Form 1099-B

What is the 'Form 1099-B'

Form 1099-B is a form issued by a broker or barter exchange that summarizes the proceeds of all stock transactions. The sale of a stock is accompanied by a gain or loss, which must be reported to the IRS when you file your taxes. Specifically, figures from form 1099-B are used on IRS Form 1040, Schedule D, and brokers are required to provide you with the form 1099-B by January 31.

BREAKING DOWN 'Form 1099-B'

For example, assume you sold several stocks within the last year and the proceeds of the transactions equal a capital gain of $10,000. The amount gained from the sale of the stocks will be reported by your broker on form 1099-B, and this amount must be included when you file your income taxes.

The Internal Revenue Service (IRS) requires the submission of Form 1099-B to function as a record of the taxpayer’s gains or losses associated with the brokered sale or trade of certain securities. The Form 1099-B only records the gains or losses that have occurred within a particular calendar year or tax year. This can include information regarding stocks as well as bonds, and is used to assess the taxpayer’s associated tax liability as it relates to these gains or losses.

The taxpayer must include information contained within the Form 1099-B as part of his annual tax filing, traditionally due on April 1st of the year following the year in which the activities occurred. Along with the totals of any capital gains or losses, the document must include details surrounding the activities.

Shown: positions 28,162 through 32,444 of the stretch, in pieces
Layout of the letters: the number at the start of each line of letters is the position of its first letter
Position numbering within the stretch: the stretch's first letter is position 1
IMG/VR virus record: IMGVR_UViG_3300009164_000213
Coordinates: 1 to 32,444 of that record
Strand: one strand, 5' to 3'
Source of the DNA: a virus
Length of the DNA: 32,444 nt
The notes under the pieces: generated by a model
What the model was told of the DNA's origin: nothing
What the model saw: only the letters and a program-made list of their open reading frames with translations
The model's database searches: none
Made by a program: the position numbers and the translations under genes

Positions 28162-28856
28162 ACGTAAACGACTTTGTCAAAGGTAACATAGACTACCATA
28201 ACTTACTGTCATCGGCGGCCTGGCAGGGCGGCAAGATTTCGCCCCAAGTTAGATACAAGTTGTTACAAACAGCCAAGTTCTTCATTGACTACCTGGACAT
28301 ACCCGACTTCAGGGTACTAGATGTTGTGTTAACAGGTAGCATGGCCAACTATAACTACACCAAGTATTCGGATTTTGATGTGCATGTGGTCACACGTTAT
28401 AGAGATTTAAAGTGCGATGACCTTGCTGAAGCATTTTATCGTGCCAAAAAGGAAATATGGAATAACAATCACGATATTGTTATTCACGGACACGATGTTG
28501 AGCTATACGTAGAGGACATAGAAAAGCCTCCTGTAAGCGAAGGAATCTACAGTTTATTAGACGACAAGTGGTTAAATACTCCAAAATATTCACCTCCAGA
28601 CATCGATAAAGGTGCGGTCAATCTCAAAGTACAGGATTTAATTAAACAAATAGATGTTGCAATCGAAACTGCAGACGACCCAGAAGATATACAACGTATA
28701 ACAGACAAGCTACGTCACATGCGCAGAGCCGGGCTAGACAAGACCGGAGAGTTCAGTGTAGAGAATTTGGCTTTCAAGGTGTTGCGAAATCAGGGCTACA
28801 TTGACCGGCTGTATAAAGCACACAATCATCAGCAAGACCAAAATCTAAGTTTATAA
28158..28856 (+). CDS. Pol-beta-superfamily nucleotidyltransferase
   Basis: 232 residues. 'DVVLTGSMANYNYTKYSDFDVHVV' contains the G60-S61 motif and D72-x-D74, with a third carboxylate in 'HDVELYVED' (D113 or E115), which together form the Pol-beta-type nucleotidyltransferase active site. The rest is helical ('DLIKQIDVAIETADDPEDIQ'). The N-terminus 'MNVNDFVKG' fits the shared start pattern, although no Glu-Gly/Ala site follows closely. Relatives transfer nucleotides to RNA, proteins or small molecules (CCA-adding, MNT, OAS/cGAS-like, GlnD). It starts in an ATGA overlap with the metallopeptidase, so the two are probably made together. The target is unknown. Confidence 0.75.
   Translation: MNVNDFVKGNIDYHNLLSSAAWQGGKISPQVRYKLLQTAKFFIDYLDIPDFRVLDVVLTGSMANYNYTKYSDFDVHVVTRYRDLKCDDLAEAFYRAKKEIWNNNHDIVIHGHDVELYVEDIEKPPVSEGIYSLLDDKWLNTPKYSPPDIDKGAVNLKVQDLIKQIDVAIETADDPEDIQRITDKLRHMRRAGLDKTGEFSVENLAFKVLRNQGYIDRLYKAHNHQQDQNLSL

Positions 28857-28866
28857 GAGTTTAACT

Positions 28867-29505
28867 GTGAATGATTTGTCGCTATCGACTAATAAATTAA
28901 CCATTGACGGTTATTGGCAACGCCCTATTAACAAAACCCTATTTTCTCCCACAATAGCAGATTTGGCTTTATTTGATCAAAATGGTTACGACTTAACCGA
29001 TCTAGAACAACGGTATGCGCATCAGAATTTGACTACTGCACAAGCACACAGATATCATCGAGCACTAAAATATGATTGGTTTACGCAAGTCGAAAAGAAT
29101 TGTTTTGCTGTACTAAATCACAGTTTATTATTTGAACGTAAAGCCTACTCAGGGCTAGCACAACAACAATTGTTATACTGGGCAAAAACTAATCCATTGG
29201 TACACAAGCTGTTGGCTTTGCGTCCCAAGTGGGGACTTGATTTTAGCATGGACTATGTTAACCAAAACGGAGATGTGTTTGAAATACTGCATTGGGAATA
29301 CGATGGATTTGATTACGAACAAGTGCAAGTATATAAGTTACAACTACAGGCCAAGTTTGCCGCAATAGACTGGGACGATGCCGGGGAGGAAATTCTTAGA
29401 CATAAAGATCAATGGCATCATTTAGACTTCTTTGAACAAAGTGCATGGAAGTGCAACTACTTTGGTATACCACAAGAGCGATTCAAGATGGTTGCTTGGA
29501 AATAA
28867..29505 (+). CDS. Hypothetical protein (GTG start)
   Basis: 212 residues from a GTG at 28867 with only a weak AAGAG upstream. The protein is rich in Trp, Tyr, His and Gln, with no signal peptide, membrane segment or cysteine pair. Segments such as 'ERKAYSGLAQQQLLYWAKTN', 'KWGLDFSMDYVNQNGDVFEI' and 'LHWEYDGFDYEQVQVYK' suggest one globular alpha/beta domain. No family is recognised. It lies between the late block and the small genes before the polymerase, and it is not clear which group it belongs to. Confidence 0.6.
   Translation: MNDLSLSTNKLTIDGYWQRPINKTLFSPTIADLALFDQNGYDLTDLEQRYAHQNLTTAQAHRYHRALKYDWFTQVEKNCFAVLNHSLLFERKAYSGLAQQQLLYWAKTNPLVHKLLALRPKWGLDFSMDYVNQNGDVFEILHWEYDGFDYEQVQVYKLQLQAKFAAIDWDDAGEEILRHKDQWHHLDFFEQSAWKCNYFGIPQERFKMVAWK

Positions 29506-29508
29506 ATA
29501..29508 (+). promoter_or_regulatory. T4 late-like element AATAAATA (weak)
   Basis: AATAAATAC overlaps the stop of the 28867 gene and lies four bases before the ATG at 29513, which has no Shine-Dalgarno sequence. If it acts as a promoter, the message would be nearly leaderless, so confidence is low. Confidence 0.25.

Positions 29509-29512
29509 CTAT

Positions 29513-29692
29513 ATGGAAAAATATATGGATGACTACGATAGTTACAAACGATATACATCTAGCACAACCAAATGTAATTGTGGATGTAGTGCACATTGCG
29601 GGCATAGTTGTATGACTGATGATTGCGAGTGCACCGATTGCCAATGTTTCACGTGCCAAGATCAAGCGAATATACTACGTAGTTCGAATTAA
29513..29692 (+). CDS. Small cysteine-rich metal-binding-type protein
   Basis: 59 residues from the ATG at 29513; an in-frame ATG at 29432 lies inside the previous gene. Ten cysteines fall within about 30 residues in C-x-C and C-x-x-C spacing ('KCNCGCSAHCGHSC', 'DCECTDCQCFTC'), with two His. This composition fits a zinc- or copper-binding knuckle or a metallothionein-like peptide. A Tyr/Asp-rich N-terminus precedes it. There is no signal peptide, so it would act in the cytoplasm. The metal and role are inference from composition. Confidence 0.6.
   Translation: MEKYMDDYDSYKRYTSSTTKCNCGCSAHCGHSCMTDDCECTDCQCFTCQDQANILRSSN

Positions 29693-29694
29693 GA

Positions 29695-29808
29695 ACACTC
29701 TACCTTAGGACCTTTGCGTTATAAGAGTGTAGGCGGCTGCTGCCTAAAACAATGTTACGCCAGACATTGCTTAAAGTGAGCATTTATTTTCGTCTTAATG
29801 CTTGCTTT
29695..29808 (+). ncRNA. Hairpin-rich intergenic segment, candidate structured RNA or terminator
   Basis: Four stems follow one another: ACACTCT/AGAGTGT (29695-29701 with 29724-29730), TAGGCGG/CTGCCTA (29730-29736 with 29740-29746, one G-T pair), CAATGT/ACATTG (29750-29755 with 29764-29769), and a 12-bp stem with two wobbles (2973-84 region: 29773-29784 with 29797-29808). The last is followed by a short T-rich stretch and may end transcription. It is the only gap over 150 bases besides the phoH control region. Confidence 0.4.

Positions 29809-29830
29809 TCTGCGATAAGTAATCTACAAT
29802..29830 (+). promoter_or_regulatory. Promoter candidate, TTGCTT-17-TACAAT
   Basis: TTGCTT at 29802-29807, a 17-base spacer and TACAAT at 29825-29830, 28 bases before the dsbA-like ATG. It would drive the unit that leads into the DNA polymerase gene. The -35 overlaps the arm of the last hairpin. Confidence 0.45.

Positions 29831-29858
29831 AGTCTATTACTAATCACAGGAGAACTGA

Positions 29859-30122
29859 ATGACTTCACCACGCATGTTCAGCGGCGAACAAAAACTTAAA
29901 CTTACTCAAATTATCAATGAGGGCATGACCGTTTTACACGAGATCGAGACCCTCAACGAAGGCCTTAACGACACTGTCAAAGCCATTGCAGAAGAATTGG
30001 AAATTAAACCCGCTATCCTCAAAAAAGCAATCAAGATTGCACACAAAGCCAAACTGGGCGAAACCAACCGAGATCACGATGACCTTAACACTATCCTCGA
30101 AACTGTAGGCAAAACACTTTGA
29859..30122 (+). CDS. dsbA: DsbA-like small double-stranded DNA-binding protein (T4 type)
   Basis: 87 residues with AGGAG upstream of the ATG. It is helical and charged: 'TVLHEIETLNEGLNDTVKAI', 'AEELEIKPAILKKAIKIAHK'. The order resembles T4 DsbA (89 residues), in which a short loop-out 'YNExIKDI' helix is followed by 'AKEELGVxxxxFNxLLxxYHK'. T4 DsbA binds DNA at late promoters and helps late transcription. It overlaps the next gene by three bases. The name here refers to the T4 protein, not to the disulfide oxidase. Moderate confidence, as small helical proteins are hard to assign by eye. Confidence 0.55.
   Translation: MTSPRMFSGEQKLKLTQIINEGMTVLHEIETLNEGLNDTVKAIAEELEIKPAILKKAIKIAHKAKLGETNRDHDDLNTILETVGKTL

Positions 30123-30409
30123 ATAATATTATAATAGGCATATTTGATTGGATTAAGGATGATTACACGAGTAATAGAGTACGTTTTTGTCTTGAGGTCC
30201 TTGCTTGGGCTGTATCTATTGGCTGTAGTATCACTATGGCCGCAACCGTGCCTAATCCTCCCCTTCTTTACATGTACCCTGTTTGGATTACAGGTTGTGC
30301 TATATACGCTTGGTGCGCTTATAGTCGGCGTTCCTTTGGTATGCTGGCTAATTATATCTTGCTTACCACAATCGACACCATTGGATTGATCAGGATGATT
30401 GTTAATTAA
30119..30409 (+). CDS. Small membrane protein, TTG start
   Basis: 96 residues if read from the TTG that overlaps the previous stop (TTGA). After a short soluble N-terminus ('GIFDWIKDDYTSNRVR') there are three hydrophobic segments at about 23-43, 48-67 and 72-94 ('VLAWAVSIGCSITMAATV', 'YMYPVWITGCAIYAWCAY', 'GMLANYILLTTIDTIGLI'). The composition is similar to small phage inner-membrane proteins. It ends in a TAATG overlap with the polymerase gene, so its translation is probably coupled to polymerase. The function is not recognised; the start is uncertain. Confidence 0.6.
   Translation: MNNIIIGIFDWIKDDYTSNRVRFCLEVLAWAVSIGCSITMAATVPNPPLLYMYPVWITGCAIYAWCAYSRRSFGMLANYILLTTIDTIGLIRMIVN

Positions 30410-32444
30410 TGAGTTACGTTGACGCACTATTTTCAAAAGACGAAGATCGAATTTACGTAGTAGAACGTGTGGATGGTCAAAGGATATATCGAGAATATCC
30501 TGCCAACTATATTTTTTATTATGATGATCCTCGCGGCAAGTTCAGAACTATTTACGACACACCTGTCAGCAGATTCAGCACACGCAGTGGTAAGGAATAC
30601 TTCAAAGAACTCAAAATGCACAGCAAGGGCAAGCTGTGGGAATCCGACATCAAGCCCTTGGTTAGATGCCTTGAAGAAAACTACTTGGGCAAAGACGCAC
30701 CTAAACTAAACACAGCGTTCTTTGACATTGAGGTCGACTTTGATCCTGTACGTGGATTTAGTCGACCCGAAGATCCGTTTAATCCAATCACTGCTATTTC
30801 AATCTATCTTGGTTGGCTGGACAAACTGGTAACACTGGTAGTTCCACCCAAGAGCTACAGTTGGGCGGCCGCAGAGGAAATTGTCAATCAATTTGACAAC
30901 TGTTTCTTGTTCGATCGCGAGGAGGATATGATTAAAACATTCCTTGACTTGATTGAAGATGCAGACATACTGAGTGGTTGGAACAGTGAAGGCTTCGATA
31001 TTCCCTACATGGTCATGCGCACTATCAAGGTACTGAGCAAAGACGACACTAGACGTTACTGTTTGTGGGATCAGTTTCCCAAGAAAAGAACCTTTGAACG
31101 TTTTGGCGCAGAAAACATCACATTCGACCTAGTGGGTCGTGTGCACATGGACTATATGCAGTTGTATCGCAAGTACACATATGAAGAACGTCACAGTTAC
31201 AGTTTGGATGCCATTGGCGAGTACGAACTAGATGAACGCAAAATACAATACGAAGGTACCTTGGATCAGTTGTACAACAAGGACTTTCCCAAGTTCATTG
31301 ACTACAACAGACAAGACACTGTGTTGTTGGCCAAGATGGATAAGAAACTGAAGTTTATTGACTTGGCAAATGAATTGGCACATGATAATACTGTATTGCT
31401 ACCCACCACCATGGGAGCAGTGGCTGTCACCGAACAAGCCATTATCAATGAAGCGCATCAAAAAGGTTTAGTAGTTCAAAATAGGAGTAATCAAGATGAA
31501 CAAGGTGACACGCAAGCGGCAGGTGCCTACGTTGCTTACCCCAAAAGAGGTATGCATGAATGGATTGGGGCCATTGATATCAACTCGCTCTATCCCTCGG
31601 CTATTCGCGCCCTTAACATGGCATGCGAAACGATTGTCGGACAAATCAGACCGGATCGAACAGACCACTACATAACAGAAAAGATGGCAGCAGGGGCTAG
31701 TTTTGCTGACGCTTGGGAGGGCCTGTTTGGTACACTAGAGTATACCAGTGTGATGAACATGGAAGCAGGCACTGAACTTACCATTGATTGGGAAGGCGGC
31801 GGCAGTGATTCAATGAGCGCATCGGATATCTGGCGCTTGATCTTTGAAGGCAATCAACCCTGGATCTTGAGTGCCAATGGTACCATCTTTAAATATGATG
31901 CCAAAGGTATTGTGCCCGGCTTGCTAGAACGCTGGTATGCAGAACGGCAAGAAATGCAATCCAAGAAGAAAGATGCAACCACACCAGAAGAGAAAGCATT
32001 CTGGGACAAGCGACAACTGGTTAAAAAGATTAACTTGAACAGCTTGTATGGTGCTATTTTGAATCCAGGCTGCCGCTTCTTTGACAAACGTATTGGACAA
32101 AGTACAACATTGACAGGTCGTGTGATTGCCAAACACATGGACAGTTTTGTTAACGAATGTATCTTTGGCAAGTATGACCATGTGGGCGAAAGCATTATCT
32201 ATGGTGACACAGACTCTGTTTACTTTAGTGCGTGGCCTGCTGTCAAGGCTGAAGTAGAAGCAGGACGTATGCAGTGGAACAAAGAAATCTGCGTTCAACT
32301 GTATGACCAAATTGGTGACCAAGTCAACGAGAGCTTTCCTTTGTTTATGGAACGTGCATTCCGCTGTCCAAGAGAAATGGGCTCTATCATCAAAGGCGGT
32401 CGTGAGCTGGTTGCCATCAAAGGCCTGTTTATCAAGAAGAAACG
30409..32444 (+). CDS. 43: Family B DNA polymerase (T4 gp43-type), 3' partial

Transaction Details Contained in the Form 1099-B

The Form 1099-B must have details of the particular investments included within the totals. This includes descriptions of each investment, the purchase date and price, the sale date and price, and the profits derived from each sale, minus any commissions paid.

Capital Losses and Deductions

In cases in which the Form 1099-B reports capital losses that outweigh capital gains, the negative difference may be listed as a deduction in the tax filing. This effectively lowers the amount of income the taxpayer reports, resulting in a lower tax burden. There are limits to the amount of capital loss that can be deducted each year. If the capital loss exceeds the maximum allowed amount, the difference can be carried on to the next tax year.

Additional Uses of the Form 1099-B

If a company participates in certain bartering activities with another commercial entity, it is necessary to file a Form 1099-B. It must contain information regarding the fair market value of the items involved, as this must be included as income by the receiver of the goods for tax purposes.

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